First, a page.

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Monday, June 18, 2012

Whitechapel - Whitechapel review

Year : 2012
Genre : Deathcore on groove metal and meshuggah metal pill
Label : Metal Blade Records
Origin : United States
Rating : 8.0 / 10

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The new Whitechapel disc, while supremely assuages the types of cravings the premiere deathcore fan is most likely to exhibit, it also offers pretty admirable and well constructed attractions throughout, courtesy of the narrative tools and the related musical influences being at its disposal. Luckily, the package is not reluctant to rely on its key interests and idols, a set of circumstances that invite the spin to emerge as one that does not satisfy with the act of conforming to your anticipations - it seeks to shape those along the way, too. Any record below that aspiration is automatically "meh", in a sense. On the other hand, rest assured that the spin will be doing everything you want it to do, but it is the "how" and the "what else" that integrate this baby into the - oh, so enthusiastic - flock.

The pastimes of the disc are well varied, not surprisingly. With great delight I experience that the album is not overfixated on sonic ferocity for the mere sake of sonic ferocity, and this is something most notable throughout the colorful, well presented tempo selections. A healthy amount of mid tempo warfare is on display here, reeking Meshuggah from top to bottom, teaming up with a propensity to offer groove metalish leanings- The track "I, Dementia" is a great example for this, with a structure that features whole musical passages that adore the Catch 33 Meshuggah LP via the riffcraft. Catch - ha., ha. - the riffage starting from 2:26 in this song. Picture perfect Meshuggah clone music, but Meshuggah clones are sexy.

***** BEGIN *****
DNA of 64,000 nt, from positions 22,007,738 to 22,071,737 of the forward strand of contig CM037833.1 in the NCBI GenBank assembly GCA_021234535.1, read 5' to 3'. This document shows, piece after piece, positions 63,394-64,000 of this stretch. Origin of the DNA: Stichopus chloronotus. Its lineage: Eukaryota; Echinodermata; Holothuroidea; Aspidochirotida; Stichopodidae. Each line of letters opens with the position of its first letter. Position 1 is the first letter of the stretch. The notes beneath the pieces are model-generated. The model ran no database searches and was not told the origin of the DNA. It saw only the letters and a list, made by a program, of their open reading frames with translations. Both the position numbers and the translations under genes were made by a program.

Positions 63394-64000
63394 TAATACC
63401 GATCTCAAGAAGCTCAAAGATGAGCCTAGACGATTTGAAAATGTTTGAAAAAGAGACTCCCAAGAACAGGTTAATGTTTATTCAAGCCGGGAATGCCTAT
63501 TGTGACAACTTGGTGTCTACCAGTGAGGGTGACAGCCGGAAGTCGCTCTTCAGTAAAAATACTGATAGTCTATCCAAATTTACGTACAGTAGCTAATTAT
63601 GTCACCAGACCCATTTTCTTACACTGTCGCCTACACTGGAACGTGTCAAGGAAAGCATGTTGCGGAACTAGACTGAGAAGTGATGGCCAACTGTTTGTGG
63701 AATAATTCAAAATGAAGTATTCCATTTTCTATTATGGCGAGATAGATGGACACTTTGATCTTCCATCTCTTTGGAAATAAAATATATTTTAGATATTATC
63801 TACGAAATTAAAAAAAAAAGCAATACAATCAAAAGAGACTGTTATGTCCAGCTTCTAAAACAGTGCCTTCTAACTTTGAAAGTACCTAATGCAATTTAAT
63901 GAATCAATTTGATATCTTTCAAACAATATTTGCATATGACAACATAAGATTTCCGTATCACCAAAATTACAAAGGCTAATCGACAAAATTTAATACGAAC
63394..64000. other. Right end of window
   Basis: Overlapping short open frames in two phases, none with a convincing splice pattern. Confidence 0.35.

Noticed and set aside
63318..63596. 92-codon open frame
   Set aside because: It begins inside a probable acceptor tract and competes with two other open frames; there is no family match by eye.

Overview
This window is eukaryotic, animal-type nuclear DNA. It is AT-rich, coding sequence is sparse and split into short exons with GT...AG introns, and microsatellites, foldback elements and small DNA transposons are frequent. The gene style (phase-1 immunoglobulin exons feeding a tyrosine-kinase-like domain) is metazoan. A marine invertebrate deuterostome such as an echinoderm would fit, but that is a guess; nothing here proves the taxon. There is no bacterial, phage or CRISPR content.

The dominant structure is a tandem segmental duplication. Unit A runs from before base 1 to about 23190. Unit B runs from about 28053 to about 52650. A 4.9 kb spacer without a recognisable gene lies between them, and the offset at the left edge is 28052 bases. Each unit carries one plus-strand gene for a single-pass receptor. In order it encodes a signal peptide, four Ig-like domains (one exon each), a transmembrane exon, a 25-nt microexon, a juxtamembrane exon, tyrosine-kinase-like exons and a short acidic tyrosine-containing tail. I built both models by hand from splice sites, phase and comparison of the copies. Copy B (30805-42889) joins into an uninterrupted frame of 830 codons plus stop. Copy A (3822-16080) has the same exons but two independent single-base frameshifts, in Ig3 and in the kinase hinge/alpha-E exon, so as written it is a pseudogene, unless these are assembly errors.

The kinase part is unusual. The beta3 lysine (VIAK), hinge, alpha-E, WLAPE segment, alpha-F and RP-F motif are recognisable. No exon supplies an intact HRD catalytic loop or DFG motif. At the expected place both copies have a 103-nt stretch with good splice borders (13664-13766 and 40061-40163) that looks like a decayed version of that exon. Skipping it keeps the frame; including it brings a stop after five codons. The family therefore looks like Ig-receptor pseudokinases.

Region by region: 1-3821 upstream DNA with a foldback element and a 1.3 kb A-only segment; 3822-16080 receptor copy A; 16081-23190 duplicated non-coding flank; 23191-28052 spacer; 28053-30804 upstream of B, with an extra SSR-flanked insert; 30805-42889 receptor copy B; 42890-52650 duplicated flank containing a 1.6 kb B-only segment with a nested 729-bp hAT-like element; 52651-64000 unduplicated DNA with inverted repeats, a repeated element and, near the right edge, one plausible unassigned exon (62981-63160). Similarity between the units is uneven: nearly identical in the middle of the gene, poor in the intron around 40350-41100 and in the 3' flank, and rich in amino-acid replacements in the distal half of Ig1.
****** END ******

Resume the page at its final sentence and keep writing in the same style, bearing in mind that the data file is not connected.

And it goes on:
Sure, the proceedings deviate from the math metal genre later on, and do a pretty decent job at revealing breakdown-centric metalcore with decent high frequency detail embedded in it. The disc showcases an almost exclusively angry overall temper, and I, for one think it looks pretty good in this mood. Read on to find out more about the disc.

Deathcore is way too intense of a genre to be absorbed and be "properly" interpreted for a hour or more to claim that its listener could remain legitimately intact and competent as a listener during the 1 hour process. From this exact perspective, I deem the decision of the release to clock in at 38 minutes, a sober one. It also seems to be becoming a trend. Veil of Maya's Eclipse had a similar length, too. Cattle Decapitation's latest, too. Well, good for them. And, for you, too : while the Whitechapel LP doubltess contains some elegant sections to catch your breath on, - second to last track "Devoid" comes to mind with its emotive - not emo - stance - the name of the game essentially is the grind, but each and every tint and mood of the grind is revealed and addressed thoroughly. I would not say that the disc sometimes flatters melodic death metal, - the last song on the LP, for example - but I would not deny that the the impression has crossed my mind.